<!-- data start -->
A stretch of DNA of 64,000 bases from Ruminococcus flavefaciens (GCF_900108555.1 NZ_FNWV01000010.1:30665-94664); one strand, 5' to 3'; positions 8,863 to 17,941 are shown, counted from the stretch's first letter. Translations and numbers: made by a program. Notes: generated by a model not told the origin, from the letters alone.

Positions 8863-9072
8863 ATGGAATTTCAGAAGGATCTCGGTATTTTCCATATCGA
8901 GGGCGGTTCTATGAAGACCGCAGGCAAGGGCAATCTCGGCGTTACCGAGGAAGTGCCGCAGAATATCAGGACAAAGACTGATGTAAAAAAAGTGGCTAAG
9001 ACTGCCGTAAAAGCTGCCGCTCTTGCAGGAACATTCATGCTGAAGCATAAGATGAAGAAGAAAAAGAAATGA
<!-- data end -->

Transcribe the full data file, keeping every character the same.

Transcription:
A stretch of DNA of 64,000 bases from Ruminococcus flavefaciens (GCF_900108555.1 NZ_FNWV01000010.1:30665-94664); one strand, 5' to 3'; positions 8,863 to 17,941 are shown, counted from the stretch's first letter. Translations and numbers: made by a program. Notes: generated by a model not told the origin, from the letters alone.

Positions 8863-9072
8863 ATGGAATTTCAGAAGGATCTCGGTATTTTCCATATCGA
8901 GGGCGGTTCTATGAAGACCGCAGGCAAGGGCAATCTCGGCGTTACCGAGGAAGTGCCGCAGAATATCAGGACAAAGACTGATGTAAAAAAAGTGGCTAAG
9001 ACTGCCGTAAAAGCTGCCGCTCTTGCAGGAACATTCATGCTGAAGCATAAGATGAAGAAGAAAAAGAAATGA